|Examples of my writing:
| Who's a Chatty Boy Then? is a step-by-step instruction book on how to teach your budgerigar to talk.
Elizabeth Wright is one of the best bird trainers. She won the Best Talking Bird competition in the UK four times, and on one occasion occupied the top three places with three different birds. She also occupied 6th place and had a fourth place in the Budgerigar class that year. After she stopped entering her birds into competition, she became a steward for the International Ornithological Association. She is acknowledged as one of the World's foremost talking bird experts and has published articles in magazines around the world.
In this book, she explains first how to select the perfect budgerigar to learn to talk. She details the process in which the bird is tamed and prepared for talking. Finally she explains how to persuade it to talk.
It is very clear from this book that most ideas on how to train a bird fail because basic steps are missed out. Elizabeth concentrates on the all important preparatory stages, after which the actual talking takes no time. She makes it seem very simple, and her track record speaks for itself.
If you would like to own a budgerigar that talks, do read this book first. It will not only give you a clear idea of the work involved, it will also instruct you on how to select a budgerigar that will talk.
How to teach your budgerigar to talk turns out to be very simple when you use the Wright method.
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|Elizabeth Wright had it all. A comfortable life, successful business, house, handsome partner and beautiful baby. Then things screwed up. She discovered that the man in her life was being unfaithful, and her prosperous pet centre crashed into a financial black hole. At fifty-two, and menopausal, she was reduced to being a single mum on benefits with the stigma of bankruptcy. Left with just a negative equity house harnessed to a hefty mortgage, she had to face an impoverished lifestyle along with a succession of jobs which either folded or relocated.
In this hilarious book she recounts how she quickly learnt to juggle work and child care, keep an ancient car on the road that already had one wheel in the Great Breaker’s Yard in the Sky, whilst her money-saving efforts to grow her own food, were defeated by thieving blackbirds, munching molluscs and exploding bags of donkey manure. Dog sitting was a disaster, with fleas, mangy animals and an amorous owner with a dodgy trouser zip. There were cockroaches in the takeaway, drunks in the bakery, and a parcel sealing machine with pit bull attitude in the factory.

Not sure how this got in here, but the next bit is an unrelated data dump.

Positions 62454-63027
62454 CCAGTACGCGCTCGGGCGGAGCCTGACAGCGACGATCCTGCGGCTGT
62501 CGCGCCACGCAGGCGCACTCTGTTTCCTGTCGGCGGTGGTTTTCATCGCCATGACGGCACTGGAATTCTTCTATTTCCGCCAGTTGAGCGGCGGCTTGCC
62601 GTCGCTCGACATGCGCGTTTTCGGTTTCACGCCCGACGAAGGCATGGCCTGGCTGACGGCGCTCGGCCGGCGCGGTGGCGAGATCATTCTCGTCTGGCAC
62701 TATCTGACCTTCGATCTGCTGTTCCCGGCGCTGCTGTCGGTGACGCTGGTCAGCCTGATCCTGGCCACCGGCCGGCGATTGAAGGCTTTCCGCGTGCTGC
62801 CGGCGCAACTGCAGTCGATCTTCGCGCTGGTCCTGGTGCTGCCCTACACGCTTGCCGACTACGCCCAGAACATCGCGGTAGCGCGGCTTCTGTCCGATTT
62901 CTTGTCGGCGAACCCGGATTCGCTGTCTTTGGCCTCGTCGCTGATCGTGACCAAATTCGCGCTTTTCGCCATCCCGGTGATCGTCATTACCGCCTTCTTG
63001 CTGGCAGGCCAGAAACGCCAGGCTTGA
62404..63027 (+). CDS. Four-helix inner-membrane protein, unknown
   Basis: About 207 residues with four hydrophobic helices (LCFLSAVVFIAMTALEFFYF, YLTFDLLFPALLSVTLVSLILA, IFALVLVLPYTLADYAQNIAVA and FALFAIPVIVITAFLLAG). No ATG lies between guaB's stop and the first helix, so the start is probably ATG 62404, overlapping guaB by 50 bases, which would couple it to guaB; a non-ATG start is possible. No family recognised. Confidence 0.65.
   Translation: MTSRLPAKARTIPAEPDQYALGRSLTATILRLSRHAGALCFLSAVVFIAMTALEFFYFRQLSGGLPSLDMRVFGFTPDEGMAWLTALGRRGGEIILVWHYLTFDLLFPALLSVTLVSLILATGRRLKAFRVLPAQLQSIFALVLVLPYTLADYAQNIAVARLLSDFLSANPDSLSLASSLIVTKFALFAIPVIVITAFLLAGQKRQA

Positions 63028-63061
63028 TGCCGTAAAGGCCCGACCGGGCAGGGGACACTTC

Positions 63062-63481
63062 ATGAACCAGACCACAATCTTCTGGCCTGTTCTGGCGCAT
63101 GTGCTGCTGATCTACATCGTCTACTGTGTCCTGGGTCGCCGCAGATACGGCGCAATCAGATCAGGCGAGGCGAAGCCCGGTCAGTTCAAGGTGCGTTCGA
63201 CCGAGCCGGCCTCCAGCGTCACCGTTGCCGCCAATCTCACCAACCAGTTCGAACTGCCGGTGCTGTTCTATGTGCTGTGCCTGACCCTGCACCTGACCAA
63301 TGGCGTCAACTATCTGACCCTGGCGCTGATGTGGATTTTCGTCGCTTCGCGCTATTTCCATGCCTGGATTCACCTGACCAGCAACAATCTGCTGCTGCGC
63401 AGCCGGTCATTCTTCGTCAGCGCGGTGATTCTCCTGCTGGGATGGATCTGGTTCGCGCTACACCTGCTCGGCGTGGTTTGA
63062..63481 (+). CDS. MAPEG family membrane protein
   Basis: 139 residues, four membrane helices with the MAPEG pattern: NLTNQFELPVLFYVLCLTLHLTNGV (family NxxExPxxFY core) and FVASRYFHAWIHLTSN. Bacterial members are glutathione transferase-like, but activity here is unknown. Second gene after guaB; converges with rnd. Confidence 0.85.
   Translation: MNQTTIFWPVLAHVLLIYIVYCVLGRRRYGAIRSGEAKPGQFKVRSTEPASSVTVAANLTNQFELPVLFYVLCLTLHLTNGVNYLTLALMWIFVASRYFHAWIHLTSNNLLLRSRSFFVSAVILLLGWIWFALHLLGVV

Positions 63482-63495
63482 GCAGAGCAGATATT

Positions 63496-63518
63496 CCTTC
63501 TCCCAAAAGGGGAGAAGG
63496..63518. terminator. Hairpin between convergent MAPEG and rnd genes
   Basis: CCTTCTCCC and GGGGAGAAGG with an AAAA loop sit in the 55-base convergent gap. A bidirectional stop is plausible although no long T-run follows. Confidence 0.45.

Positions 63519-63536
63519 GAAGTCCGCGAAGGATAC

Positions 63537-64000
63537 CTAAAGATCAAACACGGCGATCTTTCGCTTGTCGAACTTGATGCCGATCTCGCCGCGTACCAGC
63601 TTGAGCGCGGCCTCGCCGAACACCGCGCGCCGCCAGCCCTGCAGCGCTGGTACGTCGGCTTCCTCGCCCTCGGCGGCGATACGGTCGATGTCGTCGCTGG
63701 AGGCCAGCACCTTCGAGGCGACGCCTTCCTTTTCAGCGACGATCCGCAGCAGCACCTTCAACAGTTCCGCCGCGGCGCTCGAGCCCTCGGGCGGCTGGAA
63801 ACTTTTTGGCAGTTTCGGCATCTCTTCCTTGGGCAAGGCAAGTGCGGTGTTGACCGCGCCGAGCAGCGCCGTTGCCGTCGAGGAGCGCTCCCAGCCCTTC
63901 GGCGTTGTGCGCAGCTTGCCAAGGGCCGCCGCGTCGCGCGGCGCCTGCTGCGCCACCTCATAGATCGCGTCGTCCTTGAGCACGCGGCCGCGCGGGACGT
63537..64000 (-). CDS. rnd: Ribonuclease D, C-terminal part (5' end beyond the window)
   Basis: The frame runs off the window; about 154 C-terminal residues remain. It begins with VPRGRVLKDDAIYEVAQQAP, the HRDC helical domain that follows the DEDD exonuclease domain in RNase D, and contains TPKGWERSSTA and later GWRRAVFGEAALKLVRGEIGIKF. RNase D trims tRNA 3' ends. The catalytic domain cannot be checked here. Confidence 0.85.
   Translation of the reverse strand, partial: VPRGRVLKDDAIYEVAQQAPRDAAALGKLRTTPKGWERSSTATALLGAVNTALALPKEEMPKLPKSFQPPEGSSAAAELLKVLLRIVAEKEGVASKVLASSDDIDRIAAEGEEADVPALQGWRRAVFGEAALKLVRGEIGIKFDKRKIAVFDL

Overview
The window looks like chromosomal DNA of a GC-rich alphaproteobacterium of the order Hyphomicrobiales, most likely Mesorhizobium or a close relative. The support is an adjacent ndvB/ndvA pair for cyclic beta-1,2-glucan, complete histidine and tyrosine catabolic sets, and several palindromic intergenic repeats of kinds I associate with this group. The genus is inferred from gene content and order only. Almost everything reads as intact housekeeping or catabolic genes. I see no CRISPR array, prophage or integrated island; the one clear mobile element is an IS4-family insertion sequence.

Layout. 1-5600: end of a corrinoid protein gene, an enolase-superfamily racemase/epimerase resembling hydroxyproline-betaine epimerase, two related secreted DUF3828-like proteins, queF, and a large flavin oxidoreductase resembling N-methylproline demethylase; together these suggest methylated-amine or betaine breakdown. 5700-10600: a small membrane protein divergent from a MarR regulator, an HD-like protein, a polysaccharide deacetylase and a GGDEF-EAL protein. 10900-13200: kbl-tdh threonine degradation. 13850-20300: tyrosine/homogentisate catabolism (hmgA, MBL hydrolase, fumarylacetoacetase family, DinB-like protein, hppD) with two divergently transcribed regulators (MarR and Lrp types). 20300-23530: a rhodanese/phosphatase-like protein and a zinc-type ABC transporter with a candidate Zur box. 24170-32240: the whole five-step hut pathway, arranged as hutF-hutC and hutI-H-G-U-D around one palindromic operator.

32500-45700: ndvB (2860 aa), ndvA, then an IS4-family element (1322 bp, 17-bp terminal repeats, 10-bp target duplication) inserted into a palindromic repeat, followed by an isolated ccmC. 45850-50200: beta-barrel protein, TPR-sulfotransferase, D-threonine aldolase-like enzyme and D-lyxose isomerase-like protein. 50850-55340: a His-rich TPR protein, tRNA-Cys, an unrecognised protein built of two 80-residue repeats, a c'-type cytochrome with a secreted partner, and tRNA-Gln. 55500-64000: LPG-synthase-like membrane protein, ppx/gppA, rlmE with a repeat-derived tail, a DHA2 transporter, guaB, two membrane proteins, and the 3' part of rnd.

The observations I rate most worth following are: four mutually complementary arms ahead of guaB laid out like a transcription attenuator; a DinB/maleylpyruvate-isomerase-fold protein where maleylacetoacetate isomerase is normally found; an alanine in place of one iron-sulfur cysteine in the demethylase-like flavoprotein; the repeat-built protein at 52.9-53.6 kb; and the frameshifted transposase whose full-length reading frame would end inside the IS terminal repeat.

Then, after all her efforts, the Trustees of the Bankruptcy stated that her only asset, the house, was back into equity and would have to be sold to pay the debtors. fighting this, she worked fourteen hours a day, raised the required £30,000, kept the house, had the bankruptcy annulled and, with a great sense of humour, wrote this book.
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Sussex people have, over the centuries, shown remarkable talent and ingenuity in the invention and manafacture of both everyday items and works of art.
The long-gone Wealdon iron industry led to the manufacture of guns and cannon, firebacks and iron grave slabs, and Sussex clay produced a thriving brick-making industry and many busy potteries.
Shepherds' crooks and smocks, glass, coins, cider, needles, cricket bats, rope and an assortment of vehicles are among other things made in Sussex described here by Elizabeth Wright.
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|How do you stop an 850-ton lighthouse from toppling over the edge of crumbling cliffs and falling into the sea below? Simple - you lift it up on runners and drag it slowly back some fifty metres onto safer ground.
This is exactly what happened in 1999 to Belle Tout lighthouse, situated on the top of famous Beachy Head cliffs in East Sussex, England.
This quaint historic building, just 15m high and being used as a family home, was perilously near the eroding cliff edge. In 1834 it was situated some forty metres away from the edge, but now, one more rock fall and the lighthouse would be a heap of rubble on the beach below.
But for 172 years Belle Tout has proved itself a survivor, having been built and
abandoned, shot at and shattered. Its present owners, Mark and Louise Roberts,
were not going to give up without a fight.
The seas around Beachy Head were known as the "Mariners' Graveyard," full of rocky outcrops below the surface, causing many ships to founder. Parson Jonathan Darby (1667-1726), rector of East Dean, became so concerned by the number of shipwrecks and resultant loss of life that, single-handedly, working with chisel, pick and axe and often wearing his familiar beaver skin hat, he set about enlarging an old smuggler's cave in the cliffs. Here, on stormy nights, he hung out lanterns to warn passing ships of the dangers.
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